And now, before I close, let me just remind you of the great fact which transcends the Psalmist’s confidence whilst it warrants it.

Because God is Love, and God is Righteousness, He cannot but speak. But this Psalmist did not know how wonderfully God was going to speak by that Word who has called Himself the Light of men; and who has said, ‘He that followeth Me shall not walk in darkness, but shall have the light of life.’ He ‘teaches sinners in the way,’ by Jesus Christ; for we have Him for our Pattern and Example. We have His love for our impelling motive. We have His Spirit to speak in our hearts, and to ‘guide us into all truth.’ And this Shepherd, ‘when He putteth forth His own sheep, goeth before them; and the sheep follow Him and know His voice.’ The Psalmist’s confidence, bright as it is, is but the glow of the morning twilight. The full sunshine of the transcendent fact to which God’s righteous love impelled and bound Him is Christ, who makes us know the will of the Father. But we want more than knowledge. For we all know our duty a great deal better than any of us do it. What is the use of a guide to a lame man? But our Guide says to us, ‘Arise and walk,’ and if we clasp His hand we receive strength, and ‘the lame man leaps as a hart.’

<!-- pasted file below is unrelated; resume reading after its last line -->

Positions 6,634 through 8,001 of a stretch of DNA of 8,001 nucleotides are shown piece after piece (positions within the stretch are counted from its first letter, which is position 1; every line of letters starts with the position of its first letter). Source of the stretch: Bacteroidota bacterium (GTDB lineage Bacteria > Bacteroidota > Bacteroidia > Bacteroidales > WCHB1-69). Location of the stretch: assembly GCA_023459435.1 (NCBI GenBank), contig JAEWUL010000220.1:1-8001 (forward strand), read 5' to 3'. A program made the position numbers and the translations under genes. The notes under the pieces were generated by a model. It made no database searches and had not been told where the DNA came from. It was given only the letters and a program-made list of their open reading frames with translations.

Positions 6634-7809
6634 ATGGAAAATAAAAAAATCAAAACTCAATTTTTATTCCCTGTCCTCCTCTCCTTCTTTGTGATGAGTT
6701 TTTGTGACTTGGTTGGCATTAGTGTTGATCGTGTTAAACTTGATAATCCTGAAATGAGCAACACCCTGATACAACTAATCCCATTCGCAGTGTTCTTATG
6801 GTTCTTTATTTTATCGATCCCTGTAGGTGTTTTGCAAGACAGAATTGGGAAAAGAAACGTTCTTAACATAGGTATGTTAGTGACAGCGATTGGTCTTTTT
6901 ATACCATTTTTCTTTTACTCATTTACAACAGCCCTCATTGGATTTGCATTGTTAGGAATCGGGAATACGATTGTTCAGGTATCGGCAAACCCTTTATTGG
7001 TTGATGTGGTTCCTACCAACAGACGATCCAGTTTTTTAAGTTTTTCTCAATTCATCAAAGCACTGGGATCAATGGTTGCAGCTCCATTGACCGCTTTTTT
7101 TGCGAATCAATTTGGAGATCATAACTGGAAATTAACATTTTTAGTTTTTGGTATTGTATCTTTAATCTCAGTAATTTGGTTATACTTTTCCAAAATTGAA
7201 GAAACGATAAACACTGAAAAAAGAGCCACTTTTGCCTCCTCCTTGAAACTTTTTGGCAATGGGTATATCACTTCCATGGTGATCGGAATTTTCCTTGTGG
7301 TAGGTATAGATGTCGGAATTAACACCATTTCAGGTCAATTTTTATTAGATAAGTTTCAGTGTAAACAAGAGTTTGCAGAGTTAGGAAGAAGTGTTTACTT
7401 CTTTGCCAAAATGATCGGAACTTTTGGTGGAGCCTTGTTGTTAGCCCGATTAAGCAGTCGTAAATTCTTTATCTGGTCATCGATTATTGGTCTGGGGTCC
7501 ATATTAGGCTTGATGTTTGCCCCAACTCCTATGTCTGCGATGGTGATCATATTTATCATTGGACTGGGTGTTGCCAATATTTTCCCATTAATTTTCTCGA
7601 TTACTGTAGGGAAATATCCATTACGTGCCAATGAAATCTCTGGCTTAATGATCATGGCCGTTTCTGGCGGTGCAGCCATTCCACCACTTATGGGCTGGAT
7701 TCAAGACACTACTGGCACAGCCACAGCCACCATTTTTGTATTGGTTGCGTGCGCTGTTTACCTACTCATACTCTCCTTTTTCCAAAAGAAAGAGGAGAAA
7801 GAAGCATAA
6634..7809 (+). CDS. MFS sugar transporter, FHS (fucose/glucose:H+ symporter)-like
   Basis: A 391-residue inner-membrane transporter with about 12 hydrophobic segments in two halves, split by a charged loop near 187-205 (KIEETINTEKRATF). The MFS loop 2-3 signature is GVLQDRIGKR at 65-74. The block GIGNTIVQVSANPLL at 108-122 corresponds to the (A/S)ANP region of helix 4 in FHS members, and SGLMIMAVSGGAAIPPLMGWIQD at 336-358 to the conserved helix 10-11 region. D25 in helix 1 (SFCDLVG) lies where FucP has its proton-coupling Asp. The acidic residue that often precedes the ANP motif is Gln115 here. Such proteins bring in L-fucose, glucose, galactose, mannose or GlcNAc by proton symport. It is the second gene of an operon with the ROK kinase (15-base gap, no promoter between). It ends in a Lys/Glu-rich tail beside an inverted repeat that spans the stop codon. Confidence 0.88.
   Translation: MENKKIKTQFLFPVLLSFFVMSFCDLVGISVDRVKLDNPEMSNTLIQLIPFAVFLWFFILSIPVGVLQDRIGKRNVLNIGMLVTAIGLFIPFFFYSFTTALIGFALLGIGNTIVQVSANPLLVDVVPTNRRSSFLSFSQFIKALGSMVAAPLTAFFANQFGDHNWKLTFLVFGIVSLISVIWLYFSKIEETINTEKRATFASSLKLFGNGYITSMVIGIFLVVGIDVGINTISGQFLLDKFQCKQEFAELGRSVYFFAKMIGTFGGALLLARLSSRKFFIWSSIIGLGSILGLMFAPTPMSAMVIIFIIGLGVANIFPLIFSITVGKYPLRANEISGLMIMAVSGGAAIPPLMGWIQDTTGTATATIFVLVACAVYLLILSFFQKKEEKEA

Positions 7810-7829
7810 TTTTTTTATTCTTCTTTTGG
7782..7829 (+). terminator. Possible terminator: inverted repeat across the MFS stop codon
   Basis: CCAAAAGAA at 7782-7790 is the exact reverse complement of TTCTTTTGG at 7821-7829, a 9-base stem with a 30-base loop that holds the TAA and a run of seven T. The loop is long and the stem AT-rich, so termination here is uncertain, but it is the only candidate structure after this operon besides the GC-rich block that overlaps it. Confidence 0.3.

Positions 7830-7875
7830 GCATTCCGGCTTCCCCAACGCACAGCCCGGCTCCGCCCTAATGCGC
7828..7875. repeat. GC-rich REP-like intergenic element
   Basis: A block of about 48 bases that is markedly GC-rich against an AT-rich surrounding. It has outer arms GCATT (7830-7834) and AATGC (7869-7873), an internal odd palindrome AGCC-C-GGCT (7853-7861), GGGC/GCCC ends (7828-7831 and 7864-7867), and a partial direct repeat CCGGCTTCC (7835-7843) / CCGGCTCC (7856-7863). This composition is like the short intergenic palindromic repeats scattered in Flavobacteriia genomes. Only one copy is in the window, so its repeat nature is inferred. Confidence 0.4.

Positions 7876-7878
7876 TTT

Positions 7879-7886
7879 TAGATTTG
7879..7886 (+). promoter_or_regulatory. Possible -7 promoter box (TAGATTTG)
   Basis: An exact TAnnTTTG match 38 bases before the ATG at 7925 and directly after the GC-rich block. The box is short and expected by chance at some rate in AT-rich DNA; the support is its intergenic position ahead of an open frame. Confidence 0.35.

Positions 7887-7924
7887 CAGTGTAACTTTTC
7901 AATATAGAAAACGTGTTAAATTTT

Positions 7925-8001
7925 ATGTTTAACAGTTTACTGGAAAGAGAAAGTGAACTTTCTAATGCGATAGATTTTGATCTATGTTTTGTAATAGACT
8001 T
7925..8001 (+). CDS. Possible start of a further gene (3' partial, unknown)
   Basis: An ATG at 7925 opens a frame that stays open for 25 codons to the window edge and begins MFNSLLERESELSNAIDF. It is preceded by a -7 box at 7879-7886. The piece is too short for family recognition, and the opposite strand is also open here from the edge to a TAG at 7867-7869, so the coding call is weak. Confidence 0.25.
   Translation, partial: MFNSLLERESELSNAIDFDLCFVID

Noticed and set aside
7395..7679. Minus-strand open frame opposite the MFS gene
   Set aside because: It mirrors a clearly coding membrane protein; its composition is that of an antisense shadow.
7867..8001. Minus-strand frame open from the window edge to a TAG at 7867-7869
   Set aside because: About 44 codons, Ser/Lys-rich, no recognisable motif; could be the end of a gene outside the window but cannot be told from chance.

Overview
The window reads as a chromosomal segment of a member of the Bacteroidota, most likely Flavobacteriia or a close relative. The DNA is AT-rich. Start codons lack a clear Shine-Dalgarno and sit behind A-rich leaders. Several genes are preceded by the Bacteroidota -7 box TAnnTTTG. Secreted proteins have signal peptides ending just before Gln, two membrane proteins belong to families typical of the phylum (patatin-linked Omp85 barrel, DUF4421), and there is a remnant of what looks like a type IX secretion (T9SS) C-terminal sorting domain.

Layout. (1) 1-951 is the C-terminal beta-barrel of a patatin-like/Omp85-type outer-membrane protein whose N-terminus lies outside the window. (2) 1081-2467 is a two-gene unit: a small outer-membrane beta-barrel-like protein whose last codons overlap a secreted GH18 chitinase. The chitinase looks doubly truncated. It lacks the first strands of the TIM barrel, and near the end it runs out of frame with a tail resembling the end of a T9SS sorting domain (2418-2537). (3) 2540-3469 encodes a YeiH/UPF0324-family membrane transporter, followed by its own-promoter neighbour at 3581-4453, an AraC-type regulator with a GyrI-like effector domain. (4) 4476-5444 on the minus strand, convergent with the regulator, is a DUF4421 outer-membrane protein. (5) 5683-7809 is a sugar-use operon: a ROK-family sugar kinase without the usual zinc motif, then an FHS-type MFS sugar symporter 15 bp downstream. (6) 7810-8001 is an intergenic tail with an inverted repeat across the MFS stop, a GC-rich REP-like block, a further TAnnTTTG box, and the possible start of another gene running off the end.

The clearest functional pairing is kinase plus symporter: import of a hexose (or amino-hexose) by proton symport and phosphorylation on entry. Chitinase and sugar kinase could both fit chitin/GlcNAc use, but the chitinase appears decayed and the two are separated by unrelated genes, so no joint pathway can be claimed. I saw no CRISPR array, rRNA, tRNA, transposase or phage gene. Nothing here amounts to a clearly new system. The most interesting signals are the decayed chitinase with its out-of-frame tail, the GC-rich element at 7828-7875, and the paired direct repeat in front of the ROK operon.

So, dear brethren! let us all cleave to Him, the Guide, the Way, and the Life which enables us to walk in the way. If we thus cleave, then be sure that He will lead us in the paths of righteousness, which are paths of peace. He is the Way; He is the Leader of the march; He gives power to walk in the light, and His one command, ‘Follow Me,’ unfolds into all duty and includes all direction, companionship, perfection, and blessedness.


Verse 11

Psalms

A PRAYER FOR PARDON AND ITS PLEA

Psalms 25:11.